He and other men from Ireland joined the Syrian rebels as part of Liwa al-Umma, a brigade founded by a Libyan-Irish man named Mehdi al-Harati, who also commanded a rebel unit during the Libyan revolution last year.

May 3, 2013

Ireland resident dies fighting in Syria

Alaa Ciymeh (26), a Jordanian-born man who grew up in Ireland has been killed fighting with rebel forces in Syria. Source: Irish Times

Alaa Ciymeh (26), a Jordanian-born man who grew up in Ireland has been killed fighting with rebel forces in Syria. Source: Irish Times

Source: Irish Times

A Jordanian-born man who grew up in Ireland has been killed fighting with rebel forces in Syria.

The circumstances surrounding the death of Alaa Ciymeh (26) remain unclear given the difficulties of obtaining reliable information from inside the country.

His father, who lives in Dublin, was informed of his son’s death this week. Mourners gathered at the Islamic Cultural Centre of Ireland in Clonskeagh, Dublin, on Wednesday to offer condolences to the family.

The Ciymeh family, who are Palestinian, moved to Ireland when Alaa was very young. He attended the Muslim National School in Clonskeagh, before going on to study at De La Salle College in Churchtown.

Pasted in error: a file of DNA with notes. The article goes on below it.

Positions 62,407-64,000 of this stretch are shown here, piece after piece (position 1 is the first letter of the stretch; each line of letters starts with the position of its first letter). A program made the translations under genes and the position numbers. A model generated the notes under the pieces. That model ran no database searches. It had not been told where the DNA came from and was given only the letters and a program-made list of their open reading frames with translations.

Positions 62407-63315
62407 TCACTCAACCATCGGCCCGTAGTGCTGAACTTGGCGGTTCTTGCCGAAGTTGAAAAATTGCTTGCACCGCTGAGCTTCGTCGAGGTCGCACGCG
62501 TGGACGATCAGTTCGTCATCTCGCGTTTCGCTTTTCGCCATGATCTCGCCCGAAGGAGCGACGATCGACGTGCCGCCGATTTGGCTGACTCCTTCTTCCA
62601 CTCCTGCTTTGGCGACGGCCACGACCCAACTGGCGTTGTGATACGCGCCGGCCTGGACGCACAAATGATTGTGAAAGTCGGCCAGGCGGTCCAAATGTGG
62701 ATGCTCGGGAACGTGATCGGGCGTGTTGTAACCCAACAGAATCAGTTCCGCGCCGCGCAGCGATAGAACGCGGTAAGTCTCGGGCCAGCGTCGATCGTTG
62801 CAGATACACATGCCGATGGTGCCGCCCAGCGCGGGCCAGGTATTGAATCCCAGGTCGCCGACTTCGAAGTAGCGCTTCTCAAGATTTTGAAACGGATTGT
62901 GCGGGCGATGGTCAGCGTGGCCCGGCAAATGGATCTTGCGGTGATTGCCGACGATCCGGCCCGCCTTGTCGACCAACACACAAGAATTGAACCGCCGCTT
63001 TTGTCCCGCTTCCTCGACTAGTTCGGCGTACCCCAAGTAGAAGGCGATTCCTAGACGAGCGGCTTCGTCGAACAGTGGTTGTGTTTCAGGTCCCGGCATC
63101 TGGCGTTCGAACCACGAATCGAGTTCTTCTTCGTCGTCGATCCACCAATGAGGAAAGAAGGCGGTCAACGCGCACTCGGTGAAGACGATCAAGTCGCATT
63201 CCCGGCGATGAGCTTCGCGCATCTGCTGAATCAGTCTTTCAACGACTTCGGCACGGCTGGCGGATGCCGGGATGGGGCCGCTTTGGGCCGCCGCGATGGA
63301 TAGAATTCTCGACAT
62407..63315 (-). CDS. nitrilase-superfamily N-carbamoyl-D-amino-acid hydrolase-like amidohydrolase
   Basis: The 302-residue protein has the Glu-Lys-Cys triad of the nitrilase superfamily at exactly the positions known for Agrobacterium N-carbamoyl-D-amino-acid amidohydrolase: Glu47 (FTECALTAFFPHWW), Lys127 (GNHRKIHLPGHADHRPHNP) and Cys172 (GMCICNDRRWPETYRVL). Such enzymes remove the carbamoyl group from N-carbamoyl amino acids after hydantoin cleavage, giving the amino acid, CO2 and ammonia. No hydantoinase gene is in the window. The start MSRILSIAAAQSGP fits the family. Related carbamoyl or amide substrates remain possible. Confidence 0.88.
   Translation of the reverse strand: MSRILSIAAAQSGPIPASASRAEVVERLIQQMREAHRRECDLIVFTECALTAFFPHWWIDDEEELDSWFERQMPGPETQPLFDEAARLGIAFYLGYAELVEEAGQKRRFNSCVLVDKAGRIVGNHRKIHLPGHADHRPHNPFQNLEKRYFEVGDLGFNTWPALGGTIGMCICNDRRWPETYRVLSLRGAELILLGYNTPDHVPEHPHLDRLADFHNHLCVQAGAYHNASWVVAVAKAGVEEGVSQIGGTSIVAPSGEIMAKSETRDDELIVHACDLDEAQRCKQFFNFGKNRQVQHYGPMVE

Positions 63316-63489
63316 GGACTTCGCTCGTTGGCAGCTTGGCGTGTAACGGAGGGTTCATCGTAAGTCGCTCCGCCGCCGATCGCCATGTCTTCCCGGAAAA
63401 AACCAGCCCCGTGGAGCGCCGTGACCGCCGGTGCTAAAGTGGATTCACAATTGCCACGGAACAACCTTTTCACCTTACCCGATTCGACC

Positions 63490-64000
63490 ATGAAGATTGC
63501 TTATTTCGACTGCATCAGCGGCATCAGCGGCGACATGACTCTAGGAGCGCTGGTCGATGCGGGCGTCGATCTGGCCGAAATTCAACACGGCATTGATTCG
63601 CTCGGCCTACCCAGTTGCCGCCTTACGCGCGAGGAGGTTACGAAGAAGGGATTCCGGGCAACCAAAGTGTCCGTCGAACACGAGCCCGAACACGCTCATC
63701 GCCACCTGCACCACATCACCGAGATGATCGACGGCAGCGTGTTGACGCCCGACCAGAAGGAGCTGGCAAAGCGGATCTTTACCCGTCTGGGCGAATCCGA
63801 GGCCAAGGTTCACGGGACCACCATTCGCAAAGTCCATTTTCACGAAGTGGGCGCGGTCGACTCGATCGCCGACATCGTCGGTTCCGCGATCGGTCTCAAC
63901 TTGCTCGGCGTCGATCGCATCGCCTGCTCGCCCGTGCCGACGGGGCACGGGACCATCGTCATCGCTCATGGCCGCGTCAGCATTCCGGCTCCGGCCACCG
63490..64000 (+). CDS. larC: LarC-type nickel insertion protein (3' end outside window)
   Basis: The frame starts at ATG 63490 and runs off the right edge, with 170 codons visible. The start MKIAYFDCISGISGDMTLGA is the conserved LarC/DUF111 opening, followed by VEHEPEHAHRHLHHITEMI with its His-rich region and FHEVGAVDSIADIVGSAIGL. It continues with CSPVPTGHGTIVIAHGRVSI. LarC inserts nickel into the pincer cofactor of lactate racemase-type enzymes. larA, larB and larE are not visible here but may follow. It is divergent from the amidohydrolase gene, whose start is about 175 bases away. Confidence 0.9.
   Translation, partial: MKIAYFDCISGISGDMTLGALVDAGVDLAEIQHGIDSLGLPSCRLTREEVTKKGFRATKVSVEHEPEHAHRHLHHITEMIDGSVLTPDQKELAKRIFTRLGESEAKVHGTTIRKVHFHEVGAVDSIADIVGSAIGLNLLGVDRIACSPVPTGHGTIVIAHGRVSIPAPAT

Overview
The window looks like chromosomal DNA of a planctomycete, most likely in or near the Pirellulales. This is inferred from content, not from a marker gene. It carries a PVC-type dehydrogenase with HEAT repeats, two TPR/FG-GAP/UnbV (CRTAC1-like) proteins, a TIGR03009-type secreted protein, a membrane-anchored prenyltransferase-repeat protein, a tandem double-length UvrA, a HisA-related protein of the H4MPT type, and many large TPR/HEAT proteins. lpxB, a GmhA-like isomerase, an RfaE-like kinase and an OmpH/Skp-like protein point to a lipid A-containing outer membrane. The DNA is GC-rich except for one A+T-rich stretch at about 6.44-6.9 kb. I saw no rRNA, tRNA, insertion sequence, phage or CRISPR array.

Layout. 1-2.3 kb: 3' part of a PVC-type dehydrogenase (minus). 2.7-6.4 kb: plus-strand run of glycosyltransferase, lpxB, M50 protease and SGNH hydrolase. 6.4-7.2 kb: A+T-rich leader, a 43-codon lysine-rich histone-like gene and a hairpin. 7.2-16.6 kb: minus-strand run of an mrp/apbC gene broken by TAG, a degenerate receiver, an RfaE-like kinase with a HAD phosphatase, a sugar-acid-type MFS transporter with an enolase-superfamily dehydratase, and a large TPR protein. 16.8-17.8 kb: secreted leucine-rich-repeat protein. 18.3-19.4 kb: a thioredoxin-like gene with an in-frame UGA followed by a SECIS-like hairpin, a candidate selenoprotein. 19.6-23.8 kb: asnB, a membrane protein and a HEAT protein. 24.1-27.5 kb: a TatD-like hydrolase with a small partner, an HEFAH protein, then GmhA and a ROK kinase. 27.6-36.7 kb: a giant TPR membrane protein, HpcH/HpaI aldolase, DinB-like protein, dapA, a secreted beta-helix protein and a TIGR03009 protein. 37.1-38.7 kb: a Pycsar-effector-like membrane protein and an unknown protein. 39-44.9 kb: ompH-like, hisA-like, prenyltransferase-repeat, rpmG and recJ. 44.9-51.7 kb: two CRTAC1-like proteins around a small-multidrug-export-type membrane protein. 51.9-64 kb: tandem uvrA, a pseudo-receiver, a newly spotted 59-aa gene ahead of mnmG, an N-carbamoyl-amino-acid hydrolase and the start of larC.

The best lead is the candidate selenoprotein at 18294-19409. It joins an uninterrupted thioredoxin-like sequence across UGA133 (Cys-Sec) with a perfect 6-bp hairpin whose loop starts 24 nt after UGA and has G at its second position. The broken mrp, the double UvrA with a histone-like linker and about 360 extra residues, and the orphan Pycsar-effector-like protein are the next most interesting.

Continue reading

February 5, 2013

Irish Muslims worried about meat industry

islaminireland.com

islaminireland.com

Source: Irish Times

The discovery of pork DNA in halal meat will negatively affect the Irish meat industry, Irish Muslims have said.

“The news of this has reached all Muslims residing in Ireland,” said Dr Ali Selim of the Islamic Cultural Centre of Ireland.

On Sunday British food distributor 3663 identified McColgan Quality Foods Limited, a Tyrone-based company, as the source of “the very small number of halal savoury beef pastry products” found to contain pork DNA, supplied to British prisons.

Shops selling halal meat, of which there are 22 in Dublin, face declining trade because “if we know it might have pork in it we definitely will not buy it”, said Dr Selim.

Dr Mudafar Al Tawash, from the Islamic Foundation of Ireland, said contaminated food was “religiously and ethically” unacceptable and would undermine exports.

“We are very disappointed. That affects the market and we are working very hard to convince people from the Middle East market to come to Ireland to buy meat.”

Abdul Haseeb, a former editor of the Irish Muslim magazine, said the discovery raised the question of whether the presence of trace amounts of pork in food was acceptable.

November 20, 2012

President of Ireland to visit ICCI

Source: Islam Ireland

The ICCI is delighted to announce that the 11th annual Neighbourhood Week will be launched on 28th November 2012 by President of Ireland, Mr. Michael D. Higgins and it will be open to general public daily from 12pm – 7 pm from 29 November to 10 December 2012.

This year’s week is entitled ‘Timeless Islamic Art’ and it will feature internationally renowned artists in Embroidery, Brass Embellishment and Calligraphy who will showcase their art, perform live demonstration as well as offer articles for sale.  The admission is free and all are welcome.  For more information see the attached poster or contact the Women’s Department at the ICCI.